Electronics and organ art by Hans Fidomby Hans Fidom | Het ORGEL | Year 97 | (2001) | Issue 1
Het ORGEL 97 (2001), nr. 1, 23-32 [summary]
Electronicinstruments such as synthesizers have become relatively common in contemporary organ art. hetORGEL interviewed three persons concerned: John Terwal (organist), Willem Tanke(organist/composer), Jan Veldkamp (organ builder).
John Terwal explains how he prepared his improvisational organ part of the piece Threeof a kind, which had its première in October. The electronic part was prepared by ArnoPeeters. Terwal looked, as he does with respect to any improvisation, for a modus first,and developed a scheme after that. With respect to Three of a kind it showed thatfollowing Peeterss tape exactly affected the musical significance. The pitch a inthe middle part of Peeterss piece inspired Terwal to build up an A-major chord. Inthe last part, Peeters had provided more opportunities for Terwal to improvise freely, sohe could insert references to previous parts of the piece.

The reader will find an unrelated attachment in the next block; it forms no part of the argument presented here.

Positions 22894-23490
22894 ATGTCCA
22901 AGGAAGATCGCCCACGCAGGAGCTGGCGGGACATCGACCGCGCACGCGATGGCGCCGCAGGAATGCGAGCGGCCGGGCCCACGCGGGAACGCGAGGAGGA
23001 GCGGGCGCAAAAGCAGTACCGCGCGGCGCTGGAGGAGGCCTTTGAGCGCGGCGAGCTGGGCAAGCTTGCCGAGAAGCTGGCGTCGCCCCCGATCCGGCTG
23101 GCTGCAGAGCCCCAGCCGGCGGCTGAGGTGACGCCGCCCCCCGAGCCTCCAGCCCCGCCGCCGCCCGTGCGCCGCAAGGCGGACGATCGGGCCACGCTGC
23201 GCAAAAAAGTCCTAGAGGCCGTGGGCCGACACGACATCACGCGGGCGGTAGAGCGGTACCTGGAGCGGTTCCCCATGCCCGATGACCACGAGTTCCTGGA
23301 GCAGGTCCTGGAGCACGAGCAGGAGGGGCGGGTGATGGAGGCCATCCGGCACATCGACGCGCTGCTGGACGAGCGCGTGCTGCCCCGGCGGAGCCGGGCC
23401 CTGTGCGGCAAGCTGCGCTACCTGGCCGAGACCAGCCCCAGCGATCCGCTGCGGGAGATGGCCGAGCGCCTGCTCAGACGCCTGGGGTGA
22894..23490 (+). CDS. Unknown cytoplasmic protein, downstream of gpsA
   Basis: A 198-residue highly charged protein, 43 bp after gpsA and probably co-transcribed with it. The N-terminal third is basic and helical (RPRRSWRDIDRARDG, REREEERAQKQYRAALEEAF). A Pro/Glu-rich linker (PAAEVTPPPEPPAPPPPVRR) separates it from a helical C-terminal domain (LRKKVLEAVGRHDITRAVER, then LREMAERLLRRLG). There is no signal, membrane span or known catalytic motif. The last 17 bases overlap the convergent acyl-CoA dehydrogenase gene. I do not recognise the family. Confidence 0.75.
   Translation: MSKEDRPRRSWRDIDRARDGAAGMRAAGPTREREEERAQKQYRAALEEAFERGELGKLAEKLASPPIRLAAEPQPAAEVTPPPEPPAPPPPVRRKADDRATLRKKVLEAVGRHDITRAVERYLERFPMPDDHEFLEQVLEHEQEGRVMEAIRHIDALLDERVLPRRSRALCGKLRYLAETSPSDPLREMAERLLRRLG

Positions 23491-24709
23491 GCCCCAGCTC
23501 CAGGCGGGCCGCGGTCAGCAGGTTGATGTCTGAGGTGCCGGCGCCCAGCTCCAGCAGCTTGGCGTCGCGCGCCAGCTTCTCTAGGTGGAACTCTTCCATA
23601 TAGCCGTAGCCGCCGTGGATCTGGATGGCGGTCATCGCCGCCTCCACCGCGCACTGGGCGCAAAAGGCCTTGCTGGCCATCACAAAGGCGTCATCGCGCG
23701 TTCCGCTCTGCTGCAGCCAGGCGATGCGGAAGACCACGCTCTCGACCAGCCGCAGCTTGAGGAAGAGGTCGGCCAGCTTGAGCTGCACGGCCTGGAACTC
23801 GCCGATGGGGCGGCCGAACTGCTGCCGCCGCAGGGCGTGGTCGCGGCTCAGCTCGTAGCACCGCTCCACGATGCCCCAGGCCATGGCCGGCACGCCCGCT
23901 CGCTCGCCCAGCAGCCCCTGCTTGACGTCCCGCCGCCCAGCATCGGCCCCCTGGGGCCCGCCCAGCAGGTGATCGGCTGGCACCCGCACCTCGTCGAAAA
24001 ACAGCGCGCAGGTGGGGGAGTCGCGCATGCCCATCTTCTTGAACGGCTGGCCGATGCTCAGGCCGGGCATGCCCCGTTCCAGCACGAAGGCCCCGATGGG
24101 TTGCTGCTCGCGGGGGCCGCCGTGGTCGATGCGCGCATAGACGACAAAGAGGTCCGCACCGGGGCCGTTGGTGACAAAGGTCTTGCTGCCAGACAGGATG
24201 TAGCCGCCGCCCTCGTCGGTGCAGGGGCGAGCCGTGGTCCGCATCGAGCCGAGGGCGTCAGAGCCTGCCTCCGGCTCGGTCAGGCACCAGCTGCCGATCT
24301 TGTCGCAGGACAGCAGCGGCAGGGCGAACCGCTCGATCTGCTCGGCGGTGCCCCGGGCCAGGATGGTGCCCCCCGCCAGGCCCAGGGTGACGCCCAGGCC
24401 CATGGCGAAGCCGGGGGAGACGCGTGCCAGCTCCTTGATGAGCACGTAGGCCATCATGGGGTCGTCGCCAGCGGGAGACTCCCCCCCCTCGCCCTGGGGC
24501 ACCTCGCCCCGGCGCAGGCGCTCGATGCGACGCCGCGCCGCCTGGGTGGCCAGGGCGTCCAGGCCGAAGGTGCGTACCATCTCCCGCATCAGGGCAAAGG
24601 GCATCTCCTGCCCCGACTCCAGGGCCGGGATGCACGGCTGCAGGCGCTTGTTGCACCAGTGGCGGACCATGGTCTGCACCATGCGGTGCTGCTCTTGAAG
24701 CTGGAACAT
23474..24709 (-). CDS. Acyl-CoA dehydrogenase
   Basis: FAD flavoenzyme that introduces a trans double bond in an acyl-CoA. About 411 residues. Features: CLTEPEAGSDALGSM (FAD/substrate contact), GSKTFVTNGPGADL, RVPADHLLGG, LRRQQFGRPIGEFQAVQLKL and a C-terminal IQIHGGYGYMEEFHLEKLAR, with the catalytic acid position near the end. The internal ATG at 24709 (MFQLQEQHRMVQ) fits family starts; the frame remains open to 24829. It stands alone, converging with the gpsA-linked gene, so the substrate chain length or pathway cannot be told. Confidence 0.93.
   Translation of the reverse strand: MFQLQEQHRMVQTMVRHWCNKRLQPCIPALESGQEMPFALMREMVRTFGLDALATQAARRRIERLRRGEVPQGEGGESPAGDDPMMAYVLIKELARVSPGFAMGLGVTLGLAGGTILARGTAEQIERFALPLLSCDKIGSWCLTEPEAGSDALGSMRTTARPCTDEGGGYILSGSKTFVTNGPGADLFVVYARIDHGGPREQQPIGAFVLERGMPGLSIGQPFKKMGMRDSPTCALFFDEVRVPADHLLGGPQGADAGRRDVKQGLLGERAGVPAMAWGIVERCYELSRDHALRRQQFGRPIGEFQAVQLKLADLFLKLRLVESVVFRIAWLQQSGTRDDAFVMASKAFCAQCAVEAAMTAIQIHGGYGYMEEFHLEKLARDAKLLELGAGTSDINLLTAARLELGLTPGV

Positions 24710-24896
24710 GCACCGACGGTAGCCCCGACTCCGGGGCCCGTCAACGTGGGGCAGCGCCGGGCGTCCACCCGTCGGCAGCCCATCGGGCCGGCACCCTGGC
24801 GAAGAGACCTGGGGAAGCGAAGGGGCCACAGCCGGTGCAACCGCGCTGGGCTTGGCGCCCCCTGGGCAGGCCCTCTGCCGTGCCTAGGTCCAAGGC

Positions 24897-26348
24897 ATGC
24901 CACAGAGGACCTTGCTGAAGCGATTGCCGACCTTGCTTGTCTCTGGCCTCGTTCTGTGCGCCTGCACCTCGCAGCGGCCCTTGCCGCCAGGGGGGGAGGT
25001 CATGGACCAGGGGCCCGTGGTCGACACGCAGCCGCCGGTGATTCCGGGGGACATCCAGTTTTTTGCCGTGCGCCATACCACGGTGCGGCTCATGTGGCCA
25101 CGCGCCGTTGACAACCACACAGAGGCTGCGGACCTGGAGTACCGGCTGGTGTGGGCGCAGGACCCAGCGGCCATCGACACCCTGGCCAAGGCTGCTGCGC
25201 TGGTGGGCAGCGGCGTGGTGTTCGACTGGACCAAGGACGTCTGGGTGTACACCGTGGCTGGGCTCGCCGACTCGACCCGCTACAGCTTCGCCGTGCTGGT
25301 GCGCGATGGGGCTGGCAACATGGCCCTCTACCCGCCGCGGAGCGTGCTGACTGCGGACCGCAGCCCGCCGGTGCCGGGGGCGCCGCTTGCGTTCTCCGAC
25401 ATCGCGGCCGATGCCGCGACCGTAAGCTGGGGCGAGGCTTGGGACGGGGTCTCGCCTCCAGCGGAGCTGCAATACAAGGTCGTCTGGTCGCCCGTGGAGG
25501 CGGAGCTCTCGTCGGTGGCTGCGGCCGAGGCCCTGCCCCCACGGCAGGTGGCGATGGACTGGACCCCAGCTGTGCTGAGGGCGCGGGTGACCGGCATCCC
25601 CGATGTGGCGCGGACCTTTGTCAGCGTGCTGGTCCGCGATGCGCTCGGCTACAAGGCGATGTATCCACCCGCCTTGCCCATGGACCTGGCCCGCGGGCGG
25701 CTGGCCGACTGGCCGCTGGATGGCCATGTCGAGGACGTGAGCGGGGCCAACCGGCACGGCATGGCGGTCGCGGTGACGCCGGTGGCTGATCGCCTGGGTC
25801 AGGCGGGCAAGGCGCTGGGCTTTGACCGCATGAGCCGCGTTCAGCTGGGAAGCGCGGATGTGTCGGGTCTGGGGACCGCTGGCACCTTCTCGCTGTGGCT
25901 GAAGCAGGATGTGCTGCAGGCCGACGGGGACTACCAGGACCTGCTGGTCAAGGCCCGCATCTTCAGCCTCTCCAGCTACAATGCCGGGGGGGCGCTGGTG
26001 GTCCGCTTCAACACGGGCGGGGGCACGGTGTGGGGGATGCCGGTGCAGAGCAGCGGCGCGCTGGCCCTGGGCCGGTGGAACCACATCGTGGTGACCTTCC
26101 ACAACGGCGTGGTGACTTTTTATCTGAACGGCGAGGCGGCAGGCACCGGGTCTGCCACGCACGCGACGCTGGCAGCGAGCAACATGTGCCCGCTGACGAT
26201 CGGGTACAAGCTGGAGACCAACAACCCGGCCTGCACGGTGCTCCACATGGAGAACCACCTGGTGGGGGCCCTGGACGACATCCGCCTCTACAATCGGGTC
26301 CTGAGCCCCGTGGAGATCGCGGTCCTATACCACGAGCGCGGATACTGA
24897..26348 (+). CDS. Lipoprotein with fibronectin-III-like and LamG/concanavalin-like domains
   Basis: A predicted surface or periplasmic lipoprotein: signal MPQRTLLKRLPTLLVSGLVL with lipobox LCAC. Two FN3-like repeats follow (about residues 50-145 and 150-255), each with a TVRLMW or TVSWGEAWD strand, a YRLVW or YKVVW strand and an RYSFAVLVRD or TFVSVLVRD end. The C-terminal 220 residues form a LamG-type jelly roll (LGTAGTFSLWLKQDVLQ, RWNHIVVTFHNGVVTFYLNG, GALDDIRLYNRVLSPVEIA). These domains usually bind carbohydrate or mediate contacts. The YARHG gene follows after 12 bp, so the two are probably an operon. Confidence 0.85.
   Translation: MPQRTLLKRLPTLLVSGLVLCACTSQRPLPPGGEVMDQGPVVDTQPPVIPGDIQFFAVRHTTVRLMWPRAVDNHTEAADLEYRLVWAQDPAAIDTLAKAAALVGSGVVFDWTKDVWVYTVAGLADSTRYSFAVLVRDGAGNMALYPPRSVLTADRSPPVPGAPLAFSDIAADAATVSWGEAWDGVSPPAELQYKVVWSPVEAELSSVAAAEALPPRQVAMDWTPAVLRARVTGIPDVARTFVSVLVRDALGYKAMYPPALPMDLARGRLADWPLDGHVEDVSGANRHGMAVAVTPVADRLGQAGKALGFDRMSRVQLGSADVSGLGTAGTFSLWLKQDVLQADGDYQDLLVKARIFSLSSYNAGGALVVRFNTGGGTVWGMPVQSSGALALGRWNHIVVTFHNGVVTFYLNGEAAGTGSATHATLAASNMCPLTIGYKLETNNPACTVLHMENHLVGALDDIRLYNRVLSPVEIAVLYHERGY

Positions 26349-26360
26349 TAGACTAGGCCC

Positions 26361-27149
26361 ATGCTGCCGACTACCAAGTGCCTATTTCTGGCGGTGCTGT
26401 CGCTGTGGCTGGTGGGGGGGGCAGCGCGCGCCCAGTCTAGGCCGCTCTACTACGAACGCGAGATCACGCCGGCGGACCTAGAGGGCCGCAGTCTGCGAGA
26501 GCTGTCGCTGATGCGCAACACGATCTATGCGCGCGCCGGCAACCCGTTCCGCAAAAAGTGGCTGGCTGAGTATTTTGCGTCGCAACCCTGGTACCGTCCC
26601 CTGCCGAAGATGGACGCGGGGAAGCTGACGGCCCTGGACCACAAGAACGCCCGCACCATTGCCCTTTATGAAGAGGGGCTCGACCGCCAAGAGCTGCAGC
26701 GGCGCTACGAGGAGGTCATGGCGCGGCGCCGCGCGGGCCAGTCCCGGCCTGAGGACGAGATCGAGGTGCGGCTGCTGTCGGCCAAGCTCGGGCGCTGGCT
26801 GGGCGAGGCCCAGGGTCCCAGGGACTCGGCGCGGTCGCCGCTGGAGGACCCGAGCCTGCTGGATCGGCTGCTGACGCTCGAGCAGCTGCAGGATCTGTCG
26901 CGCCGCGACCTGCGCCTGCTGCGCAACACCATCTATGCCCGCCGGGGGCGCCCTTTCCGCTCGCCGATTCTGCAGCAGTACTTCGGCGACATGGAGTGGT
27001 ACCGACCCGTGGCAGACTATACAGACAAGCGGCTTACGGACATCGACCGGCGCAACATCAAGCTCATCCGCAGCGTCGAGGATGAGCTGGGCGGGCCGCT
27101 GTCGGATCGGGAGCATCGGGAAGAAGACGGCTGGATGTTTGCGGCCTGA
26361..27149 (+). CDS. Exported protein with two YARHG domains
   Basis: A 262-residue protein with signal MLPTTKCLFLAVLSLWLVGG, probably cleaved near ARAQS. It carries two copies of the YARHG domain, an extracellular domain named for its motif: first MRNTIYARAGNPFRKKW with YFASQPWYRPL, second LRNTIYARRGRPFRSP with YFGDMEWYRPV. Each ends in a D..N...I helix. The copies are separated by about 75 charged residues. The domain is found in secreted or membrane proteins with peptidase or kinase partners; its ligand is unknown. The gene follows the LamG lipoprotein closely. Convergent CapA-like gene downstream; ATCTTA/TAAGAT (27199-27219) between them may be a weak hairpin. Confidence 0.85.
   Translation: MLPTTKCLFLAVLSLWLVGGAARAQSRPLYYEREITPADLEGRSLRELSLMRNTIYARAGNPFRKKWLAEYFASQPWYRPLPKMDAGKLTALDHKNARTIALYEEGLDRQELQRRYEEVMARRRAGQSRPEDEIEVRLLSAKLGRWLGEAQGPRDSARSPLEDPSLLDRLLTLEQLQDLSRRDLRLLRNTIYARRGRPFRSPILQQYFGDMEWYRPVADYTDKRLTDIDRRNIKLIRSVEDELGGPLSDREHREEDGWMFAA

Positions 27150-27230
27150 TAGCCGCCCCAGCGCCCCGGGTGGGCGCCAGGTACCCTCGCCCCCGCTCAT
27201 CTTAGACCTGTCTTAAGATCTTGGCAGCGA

Willem Tanke is enthusiastic about his Yamaha SY 99 synthesizer. He is presentlyinvestigating the question to what extent organ sound and music from loudspeakers fittogether. The works of Ton Bruynèl are stimulating to Tanke, but on the other hand theimpression an African percussion group made on him makes him strive for uncomplicatedmusic; he realizes that synthesizers and organs are very complex instruments.
Henk Hartlief applied a midi-out socket to the organ in the Catholic Church in Maurik.Now the organist can play a synthesizer via the organ manuals; the sound processed by thesynthesizer comes out of two speakers placed in the organ. Veldkamp is convinced thatelectronic instruments can be used in an artistically convincing way. He wishes totrust that artists will use the organ in Maurik that way and is curious about newcompositions.